Electronics IP Industry - A February 2009 Update
by Dr. Russ Henke and Dr. Jack Horgan
In their September 2003, December 2003, February 2004, May 2004, August 2004, November 2004, February 2005, May 2005, August 2005, November 2005, February 2006, May 2006, August 2006, November 2006, February 2007, May 2007, August 2007, November 2007, February 2008, May 2008, August 2008 and November 2008 Electronics IP Industry Commentaries, the authors examined the recent financial histories and future outlooks of the remarkable phenomenon of Electronics Intellectual Property (IP) providers, a niche that has emerged in its own right to claim a substantial amount of revenue in the world of Electronics Design Automation.
We had arbitrarily selected eight (8) publicly-traded companies originally (then called the "Group-of-8" or "G8"), as representative of the current financial state of the Electronics IP industry. At the end of 2004, ARM completed its acquisition of Artisan Components, Inc., thereby reducing our "G8" to "G7".
Accordingly, in this February 2009 Commentary, we look at the financial performances of the "G7" Electronics IP vendors during the fourth quarter of 2008 and for the full year 2008, plus their forecasts for portions of 2009.
ARM Holdings plc
MIPS Technologies, Inc.
Virage Logic Corporation
San Jose, CA
San Jose, CA
Mountain View, CA
Los Altos, CA
For the “G7” companies above, we assume that all of their revenues are Electronics IP sales and directly related IP services.
The Impact on the G7 of the Economic Recession
Since our last quarterly Commentary on the Electronics IP Industry appeared on EDAcafe in November 2008, the impacts of the current economic recession (that began in December 2007) on global semiconductor sales in general and the G7 IP providers in particular, have begun to accelerate.
First: semiconductors. The Semiconductor Industry Association (SIA) reported that global sales of semiconductors were severely impacted by the world-wide economic turmoil in 2008, resulting in the first year-on-year drop in sales since 2001. Total sales for 2008 were $248.6 billion compared to $255.6 billion in 2007, a decrease of 2.8%.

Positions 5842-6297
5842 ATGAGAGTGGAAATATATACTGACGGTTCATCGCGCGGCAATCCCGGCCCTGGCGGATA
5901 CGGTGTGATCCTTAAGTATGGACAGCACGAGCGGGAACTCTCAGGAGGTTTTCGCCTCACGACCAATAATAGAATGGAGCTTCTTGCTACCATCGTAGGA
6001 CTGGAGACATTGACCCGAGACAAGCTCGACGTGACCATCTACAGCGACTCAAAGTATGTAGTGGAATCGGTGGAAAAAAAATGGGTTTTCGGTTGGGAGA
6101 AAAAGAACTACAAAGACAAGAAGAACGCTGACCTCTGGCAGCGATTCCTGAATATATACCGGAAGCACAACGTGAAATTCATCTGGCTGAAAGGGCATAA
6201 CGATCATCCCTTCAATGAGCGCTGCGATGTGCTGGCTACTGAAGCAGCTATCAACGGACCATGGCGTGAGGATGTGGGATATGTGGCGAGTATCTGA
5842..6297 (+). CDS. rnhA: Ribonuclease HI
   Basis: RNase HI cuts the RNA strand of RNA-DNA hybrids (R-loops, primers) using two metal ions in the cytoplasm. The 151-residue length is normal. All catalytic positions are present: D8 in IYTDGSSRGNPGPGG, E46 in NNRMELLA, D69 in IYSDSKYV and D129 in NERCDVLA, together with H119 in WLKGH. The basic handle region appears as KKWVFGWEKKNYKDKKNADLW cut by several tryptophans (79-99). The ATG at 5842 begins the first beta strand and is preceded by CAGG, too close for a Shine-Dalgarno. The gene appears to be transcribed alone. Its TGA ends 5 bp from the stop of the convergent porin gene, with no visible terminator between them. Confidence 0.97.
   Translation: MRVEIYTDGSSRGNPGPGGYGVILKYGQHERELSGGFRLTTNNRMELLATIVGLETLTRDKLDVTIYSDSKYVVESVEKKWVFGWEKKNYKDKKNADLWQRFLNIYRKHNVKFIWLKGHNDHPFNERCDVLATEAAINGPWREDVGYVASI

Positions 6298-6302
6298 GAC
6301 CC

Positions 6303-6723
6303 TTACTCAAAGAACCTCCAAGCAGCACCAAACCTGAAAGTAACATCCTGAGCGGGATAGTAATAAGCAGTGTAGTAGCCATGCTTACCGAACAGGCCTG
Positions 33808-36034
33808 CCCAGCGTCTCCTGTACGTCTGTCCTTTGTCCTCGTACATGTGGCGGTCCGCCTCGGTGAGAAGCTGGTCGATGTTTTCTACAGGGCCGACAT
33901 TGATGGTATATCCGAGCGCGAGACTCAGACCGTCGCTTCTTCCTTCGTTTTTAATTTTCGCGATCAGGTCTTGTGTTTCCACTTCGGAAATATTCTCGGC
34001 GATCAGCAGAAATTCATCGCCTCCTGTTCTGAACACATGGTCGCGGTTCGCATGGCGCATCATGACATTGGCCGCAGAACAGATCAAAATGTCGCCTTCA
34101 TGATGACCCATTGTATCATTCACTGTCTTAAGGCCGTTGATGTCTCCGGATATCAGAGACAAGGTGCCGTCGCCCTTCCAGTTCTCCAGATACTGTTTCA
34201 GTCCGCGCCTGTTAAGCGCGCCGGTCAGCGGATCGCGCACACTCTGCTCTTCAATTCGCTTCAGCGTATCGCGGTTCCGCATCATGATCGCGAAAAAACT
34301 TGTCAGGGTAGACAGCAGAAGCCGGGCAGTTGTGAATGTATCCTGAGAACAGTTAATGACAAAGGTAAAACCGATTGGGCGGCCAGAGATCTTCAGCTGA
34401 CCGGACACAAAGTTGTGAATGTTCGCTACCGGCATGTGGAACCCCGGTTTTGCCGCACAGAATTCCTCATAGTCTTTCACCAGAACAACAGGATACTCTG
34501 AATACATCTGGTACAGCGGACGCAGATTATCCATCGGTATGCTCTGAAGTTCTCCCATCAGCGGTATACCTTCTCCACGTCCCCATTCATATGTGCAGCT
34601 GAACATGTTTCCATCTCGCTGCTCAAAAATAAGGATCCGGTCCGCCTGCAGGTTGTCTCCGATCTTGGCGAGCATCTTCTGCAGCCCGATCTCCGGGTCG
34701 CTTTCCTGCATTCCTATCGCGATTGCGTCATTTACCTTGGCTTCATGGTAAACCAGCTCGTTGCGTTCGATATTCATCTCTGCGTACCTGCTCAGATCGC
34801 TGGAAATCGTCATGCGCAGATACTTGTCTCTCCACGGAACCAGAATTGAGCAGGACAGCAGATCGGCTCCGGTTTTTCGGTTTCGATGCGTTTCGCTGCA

As with the US jobs situation, the end of 2008 was far worse for semiconductor sales than the beginning. Semiconductor sales fell from $22.3 billion in December 2007 to $17.4 billion in December 2008, a whopping decline of 22%. Also, December sales had declined by 16.6% from November 2008, when sales were $20.9 billion.
SIA President George Scalise said, “The global economic recession severely dampened semiconductor sales in the fourth quarter of 2008, historically a strong quarter for the industry. Weakening demand for the major drivers of semiconductor sales -- including automotive products, personal computers, cell phones, and corporate information technology products - resulted in a sharp drop in industry sales that affected nearly all product lines.”
Scalise added, “As consumers worldwide drive over 50 percent of demand for semiconductors, the fortunes of the chip industry are increasingly linked to macroeconomic conditions such as GDP, consumer confidence, and disposable income. Sales of electronic products held up reasonably well during the first nine months of 2008, but fell sharply as turmoil in the global financial industry unfolded.”